This article aims to explore the pension scheme reform to achieve a higher income replacement ratio. As Korea’s combined income replacement ratio ranges from 57% (DC plans) to 61% (DB plans), reform for post-retirement income security should be directed toward achieving higher replacement ratios to ensure a post-retirement life with reasonable living standards. However, given the predicted depletion of pension assets, the public pension reform should focus on how to achieve stability of replacement ratios between generations (financial sustainability). Furthermore, it is necessary to overhaul private pension plans that could help raise income replacement ratios by boosting returns without additional premium payment in order to increase the contribution level within the multi-pillar pension scheme.
Even if the return is maximized through the reform of fund management, the pension fund depletion could be postponed by two to five years at most since the National Pension fund is drying up at a rapid pace. This necessitates an increase in the contribution to achieve financial sustainability. Notably, advanced management of pension assets could reduce the contribution burden significantly, considering that it is expected to generate additional profits that could be translated into 12 to 20 years’ worth of contribution income. In this respect, what is needed is social consensus for raising the contribution level. To this end, how to share the burden of fund deficit should be established and the contribution that the government and the national pension fund could make as trustees through the fund management reform should be reflected in actuarial valuation before the long-term contribution rate is determined.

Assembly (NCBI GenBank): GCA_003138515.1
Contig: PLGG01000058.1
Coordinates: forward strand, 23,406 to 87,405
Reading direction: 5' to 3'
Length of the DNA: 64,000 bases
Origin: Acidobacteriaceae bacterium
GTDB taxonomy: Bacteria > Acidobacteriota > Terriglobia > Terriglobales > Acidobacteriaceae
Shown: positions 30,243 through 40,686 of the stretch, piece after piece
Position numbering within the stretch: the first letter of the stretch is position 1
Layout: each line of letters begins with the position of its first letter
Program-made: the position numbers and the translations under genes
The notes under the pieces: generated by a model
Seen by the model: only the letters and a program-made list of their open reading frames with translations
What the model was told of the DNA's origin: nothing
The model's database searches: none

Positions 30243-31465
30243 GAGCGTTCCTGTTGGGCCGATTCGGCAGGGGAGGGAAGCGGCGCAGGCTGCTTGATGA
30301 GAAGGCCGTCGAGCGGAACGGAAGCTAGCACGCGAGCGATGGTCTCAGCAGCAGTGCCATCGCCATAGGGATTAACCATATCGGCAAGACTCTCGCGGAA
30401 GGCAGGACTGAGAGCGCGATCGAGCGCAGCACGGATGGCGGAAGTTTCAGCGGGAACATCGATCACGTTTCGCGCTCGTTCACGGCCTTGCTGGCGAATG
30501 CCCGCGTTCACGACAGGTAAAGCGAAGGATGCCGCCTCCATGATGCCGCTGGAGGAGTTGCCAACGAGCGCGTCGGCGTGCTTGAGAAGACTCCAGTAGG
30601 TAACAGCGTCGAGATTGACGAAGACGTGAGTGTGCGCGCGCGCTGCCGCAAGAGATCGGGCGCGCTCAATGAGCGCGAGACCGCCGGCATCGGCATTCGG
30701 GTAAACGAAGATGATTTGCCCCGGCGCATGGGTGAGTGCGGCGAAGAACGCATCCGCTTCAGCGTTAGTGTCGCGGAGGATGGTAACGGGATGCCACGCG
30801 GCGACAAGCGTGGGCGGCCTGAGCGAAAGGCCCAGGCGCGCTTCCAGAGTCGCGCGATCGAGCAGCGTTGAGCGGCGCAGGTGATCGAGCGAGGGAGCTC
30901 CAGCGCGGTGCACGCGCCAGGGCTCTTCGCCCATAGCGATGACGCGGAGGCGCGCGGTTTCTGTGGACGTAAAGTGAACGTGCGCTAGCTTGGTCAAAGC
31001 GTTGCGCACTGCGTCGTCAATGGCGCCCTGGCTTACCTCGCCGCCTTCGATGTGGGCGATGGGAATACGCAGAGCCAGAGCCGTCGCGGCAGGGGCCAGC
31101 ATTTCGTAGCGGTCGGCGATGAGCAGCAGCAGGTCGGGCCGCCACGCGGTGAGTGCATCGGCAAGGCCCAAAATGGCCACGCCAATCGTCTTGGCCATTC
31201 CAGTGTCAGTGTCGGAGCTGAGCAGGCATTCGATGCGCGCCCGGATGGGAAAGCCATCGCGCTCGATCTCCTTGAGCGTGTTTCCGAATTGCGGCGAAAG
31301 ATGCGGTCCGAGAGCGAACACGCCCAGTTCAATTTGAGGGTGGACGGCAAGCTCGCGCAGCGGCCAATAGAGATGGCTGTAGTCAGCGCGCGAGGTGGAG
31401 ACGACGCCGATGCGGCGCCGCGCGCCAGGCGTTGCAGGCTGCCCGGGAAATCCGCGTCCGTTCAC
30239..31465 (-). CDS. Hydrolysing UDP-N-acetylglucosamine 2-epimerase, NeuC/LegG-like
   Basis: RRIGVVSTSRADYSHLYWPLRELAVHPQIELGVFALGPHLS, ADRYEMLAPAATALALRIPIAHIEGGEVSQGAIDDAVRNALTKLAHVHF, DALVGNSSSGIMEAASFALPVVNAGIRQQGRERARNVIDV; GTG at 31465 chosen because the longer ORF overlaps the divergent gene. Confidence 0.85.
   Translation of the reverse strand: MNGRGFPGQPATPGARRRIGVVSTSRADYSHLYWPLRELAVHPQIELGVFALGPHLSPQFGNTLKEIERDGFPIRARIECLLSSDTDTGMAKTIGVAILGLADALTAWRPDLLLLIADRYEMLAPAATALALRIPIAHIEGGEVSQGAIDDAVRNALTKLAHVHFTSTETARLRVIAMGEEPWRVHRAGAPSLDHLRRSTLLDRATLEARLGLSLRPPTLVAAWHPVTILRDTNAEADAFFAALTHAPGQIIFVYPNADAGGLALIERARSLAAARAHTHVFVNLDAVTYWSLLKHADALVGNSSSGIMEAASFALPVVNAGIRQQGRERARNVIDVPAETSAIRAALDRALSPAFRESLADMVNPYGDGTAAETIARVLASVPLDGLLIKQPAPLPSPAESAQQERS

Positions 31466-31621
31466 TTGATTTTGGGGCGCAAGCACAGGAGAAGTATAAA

If private plans—highly inefficient in asset management, compared to the public pension contributions—are overhauled, it is likely to drive up the income replacement ratio without any additional costs. If Korea enhances its pension scheme to the level of advanced economies by introducing fund-type retirement plans, the replacement ratio could climb by up to 5%p to 11%p, approaching the internationally recommended combined replacement ratio of 66% to 68%. Therefore, further discussions of pension reform should center around a multi-pillar approach encompassing public and private pension plans to devise an optimal policy mix for adequate post-retirement income security and the public pension’s financial sustainability.